Sparklers, like other fireworks, are difficult to sustainably dispose of.
When I was a kid, the only fireworks we were allowed to handle were sparklers. I still have fond memories of running up and down the driveway with one in my hand, or spinning it in a tight circle as fast as possible to see the little bead of light form a seemingly solid line.
Sparklers are still popular at 4th of July and New Year’s Eve parties. They have also become a year-round product, because they are so popular at weddings. As more and more people handle them on a regular basis, many are asking the question: Can sparklers be recycled, either before or after they have been used?
Sadly, the answer is no. Sparklers are coated with a variety of unrecyclable substances. As a result, the metal or wood pieces left over when you are finished with your sparklers will need to go in the trash (after you soak them in a bucket of water for a while, of course).
If this news is putting a damper on your wedding or holiday plans, keep reading! We have several tips on greening your sparkler use.
What are sparklers made of?
The website Compound Interest
has a great piece on sparklers, including an interesting infographic showing what additives produce different colors. Its post explains that sparklers have four different components: the metal rod you hold in your hand (which is typically made of iron); an oxidizer, which produces the color; a fuel, which keeps the sparkler burning; and a binder, which holds all these components together.
When you a light a sparkler, here is what happens, according to the site: “These oxidizer compounds decompose and … produce oxygen as one of the products of the decomposition. The production of gases during the decomposition reaction also forcibly ejects bits of the burning powdered metal from the sparkler…. This causes the sparkler’s effect.” Sparklers were first invented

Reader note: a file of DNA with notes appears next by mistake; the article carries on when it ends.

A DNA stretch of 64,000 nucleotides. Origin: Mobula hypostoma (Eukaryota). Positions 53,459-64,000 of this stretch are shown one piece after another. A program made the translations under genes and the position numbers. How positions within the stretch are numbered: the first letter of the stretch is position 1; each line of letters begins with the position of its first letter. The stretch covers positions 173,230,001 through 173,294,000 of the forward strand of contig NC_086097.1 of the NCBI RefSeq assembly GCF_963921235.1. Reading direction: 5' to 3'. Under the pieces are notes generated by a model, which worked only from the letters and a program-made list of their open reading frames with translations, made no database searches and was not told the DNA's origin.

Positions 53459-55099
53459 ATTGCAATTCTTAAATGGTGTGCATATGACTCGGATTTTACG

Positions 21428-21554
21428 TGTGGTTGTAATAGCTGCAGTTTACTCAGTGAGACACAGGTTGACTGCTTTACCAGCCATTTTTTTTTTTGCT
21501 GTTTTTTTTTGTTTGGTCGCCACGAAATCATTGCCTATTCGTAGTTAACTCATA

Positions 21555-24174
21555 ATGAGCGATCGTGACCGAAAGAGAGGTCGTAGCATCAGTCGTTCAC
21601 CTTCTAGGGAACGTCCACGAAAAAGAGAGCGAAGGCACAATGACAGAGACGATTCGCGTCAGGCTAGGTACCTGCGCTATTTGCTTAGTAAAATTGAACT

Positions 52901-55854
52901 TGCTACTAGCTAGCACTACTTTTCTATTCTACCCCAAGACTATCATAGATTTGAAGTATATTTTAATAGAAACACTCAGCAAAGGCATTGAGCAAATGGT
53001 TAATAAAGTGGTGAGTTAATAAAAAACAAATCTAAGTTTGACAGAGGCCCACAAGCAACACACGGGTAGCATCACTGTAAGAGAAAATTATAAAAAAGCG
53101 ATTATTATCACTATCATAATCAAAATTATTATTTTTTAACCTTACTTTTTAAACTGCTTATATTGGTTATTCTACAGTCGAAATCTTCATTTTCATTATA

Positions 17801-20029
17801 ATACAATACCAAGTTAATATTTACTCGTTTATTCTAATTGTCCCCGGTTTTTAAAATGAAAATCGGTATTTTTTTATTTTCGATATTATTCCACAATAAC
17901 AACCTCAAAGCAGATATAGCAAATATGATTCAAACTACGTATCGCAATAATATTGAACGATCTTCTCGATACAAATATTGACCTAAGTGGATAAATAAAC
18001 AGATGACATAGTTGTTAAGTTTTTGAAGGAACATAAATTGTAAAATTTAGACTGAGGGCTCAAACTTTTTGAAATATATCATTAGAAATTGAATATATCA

in Germany in the 1850s. They came to North America 50 years later and have been a favorite at celebrations of all types ever since. If you like buying American made products, there are still a few manufactures in the U.S. that make sparklers. They include Diamond Sparklers and Black Cat Fireworks.
Can you recycle sparklers?
Because sparklers’ metal rods are coated with all these oxidizers, fuels and binders, they are poor candidates for recycling. They cannot be recycled with the rest of the iron. For that reason, sparklers cannot be recycled. When you finish with them, you should drop them in a bucket of water for at least 15 minutes to ensure they are fully extinguished. After that you can put them in the trash.
Greening your sparklers – and other fireworks
If the unrecyclability of sparklers is not enough to dissuade you from buying them, there are still things you can do to make your purchase more eco-friendly.
Why buy a brand new package of sparklers when you can get them from someone who might otherwise throw them away? A website called Recycle Wedding
is an amazing resource for any green or DIY bride. People sell all sorts of things they bought for weddings and no longer need. Items include dresses, photo booth props, table decorations, candles and candle holders, signs – and unused sparklers. Buying secondhand sparklers might also save you some money (and who can argue with that?).
Some people argue that sparklers with bamboo rods rather than metal ones are more eco-friendly because they do not contain the harmful chemicals found in other sparklers. The website Dude, Sustainable!
refutes the notion that these sparklers are totally green, because they still give off some emissions. Plus, he points out, fireworks in general contain fewer toxic chemicals than they used to.
Try bamboo sparklers or gold sparklers (which contain the lowest volume of chemicals) if you want to use sparklers at home. Of course, the best way to enjoy fireworks while not adding to climate change is to visit a community-wide show rather than setting off fireworks at home.
Craft your own fake sparklers
If your kids are too young to play with sparklers, or you want something that can be used more than once, you can buy or craft your own items that look like sparklers.
A blog post on Crafting a Green World
took a cute idea for sparklers made from fringed foil paper (definitely not recyclable) and made it more eco-friendly by using recycled magazines instead. She ended up with a design that will make a great centerpiece for a 4th of July table – and perhaps a fun today for kids later in the evening.
page has lots of great ideas for crafting sparklers and other fireworks from pipe cleaners, muffin liners, cotton swabs, straws and more. It is probably not a good idea to use recycled materials for many of these projects (please, no used cotton swabs!). However, rather than buying them new, see what you have around your house, or procure them from a secondhand store that resells art supplies.
This 4th of July, we gave our two-and-a-half year old daughters the pinwheels they received at a friend’s birthday party. My husband called them “baby sparklers.” The joy on their faces as they ran through the back yard, the shiny material glittering in the sunlight, brought me back to my carefree days lighting sparklers at my childhood home. And even though those pinwheels cannot be recycled, at least the kiddos can continue to enjoy them for many more holidays to come.